Don't reduce your designers and developers to stereotypes

Rob Borley warns against reducing your designers and developers to stereotypes if you want to get the best work from them.

At Headscape I have the privilege of working with a group of very talented people. Both our development team and our design team are on top of their game and it makes my job of Project Managing a little more straight forward because of it. A big part of my job is getting the most out of both of these teams by facilitating them working together in the most effective way. I’m often asked questions like, “Who do you prefer to work with; designers or developers?” and “how does working with developers differ from working with designers?” So here is my inside track on this age old tussle. Designers or Developers?

Your stereotypical developer is a rather pale individual (as they are afraid of the outdoors) with no social skills. They come in two sizes; 9 stone weakling or 30 stone monster. They spent their childhood playing Dungeons and Dragons and have now matured to a level 70 paladin in World of Warcraft (usually playing as a member of the opposite sex). They were always picked last for any kind of sport and have spent every waking hour since they were twelve in front of a screen, in a room with no natural light, talking to their ‘friends’; online. 99% of all developers die a virgin. 1% are scared of the question, curl up into a ball, and cry.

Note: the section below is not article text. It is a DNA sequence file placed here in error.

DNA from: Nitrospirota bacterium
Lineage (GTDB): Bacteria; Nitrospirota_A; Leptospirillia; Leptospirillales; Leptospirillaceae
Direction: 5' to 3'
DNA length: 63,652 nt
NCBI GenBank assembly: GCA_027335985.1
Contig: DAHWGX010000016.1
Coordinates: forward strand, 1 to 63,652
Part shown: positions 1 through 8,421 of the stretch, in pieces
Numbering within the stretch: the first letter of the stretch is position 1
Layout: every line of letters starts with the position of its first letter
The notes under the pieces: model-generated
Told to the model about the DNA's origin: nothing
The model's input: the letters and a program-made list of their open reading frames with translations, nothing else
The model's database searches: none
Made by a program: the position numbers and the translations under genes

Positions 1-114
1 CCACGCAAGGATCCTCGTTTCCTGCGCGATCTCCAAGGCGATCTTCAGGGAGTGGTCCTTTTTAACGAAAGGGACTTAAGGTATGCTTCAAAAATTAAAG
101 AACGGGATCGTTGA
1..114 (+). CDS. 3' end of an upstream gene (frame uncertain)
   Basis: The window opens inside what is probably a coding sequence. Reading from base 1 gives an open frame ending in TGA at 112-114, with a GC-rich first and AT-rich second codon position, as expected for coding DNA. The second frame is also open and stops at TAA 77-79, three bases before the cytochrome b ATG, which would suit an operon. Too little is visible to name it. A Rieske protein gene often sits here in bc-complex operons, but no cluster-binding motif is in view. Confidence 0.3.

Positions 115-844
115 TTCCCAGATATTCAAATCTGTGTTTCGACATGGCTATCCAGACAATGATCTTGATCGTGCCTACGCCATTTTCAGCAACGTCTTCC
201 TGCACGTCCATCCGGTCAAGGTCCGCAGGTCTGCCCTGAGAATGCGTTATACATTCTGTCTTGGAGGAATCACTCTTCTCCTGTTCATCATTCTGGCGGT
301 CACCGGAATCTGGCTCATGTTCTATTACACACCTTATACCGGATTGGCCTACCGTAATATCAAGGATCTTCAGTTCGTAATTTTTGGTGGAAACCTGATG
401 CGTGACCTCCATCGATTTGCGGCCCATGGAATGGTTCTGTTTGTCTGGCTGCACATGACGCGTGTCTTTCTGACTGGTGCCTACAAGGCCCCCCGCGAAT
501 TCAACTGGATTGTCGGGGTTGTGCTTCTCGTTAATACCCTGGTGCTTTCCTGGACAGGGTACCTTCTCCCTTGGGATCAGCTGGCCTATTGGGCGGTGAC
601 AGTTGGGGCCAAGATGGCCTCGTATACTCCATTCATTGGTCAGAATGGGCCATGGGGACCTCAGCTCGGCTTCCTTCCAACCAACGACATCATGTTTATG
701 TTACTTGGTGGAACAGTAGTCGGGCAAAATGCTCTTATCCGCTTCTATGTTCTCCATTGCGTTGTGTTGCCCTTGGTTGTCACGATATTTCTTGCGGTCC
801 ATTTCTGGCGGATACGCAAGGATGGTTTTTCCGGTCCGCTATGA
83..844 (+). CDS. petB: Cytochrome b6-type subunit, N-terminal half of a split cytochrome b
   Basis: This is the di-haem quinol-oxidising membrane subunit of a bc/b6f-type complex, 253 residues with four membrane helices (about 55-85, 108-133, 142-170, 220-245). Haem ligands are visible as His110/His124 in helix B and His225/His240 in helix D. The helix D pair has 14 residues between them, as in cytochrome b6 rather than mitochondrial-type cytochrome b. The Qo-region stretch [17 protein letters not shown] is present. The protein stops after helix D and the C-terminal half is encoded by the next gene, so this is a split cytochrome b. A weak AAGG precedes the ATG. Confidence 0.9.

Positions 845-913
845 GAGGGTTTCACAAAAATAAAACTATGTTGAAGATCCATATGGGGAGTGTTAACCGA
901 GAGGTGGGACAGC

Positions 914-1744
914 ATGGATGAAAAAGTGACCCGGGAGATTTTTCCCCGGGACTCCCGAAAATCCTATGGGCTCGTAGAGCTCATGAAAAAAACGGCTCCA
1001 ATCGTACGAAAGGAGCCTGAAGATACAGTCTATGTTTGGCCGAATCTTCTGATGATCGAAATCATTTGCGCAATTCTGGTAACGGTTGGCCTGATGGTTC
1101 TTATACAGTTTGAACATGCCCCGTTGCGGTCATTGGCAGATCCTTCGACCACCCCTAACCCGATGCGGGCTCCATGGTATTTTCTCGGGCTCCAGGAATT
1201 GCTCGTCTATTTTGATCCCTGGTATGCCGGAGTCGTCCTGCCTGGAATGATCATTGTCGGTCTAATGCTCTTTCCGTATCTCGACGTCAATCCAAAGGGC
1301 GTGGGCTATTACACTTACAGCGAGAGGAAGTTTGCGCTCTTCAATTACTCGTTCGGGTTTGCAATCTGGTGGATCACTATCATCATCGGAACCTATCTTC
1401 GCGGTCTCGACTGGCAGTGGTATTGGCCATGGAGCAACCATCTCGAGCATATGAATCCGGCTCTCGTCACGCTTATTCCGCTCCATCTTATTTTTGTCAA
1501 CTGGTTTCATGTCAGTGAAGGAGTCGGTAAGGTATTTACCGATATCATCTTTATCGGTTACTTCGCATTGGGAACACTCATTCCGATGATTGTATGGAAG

Illustration of a code monkey

Image credit: JawboneRadio

Your stereotypical designer on the other hand is a charismatic, in your face, individual. Both confident and creative; a dangerous combination. They have lots of real world friends but are secretly hated by most of them. Constantly seeking inspiration they bore easily and become irritable as result. All designers, without exception suffer from Attention Deficit Hyperactivity Disorder.

A recipe for disaster

Putting these two groups together is not a good cocktail. Fortunately, these caricatures, in my experience, are not entirely accurate.

I’m actually loathe to put either designers or developers into boxes. From what I can tell they don’t seem to follow any discernible pattern in character traits. Some developers are quite introverted while others are quite the opposite. Some designers are sporty while others couldn’t catch a cold. Some developers enjoy the great outdoors while some designers find their inspiration in Second Life. In trying to manage the team I need to gather an understanding of them as individuals.

It’s important to understand how your team works. One individual will work most effectively when set a whole stream of tasks with a distant deadline and left to get on with it. While another will be more efficient given bite sized chunks and offered more consistent interaction and faster feedback.One member of your team will thrive on pressure and enjoy short timescales while another will need shielding from the realities of your deadlines and coaxing gentling into delivering on time. You may have an individual that needs to go for a walk regularly to be at peak productivity while another works most effectively if they get their head down and charge for 6 hours straight.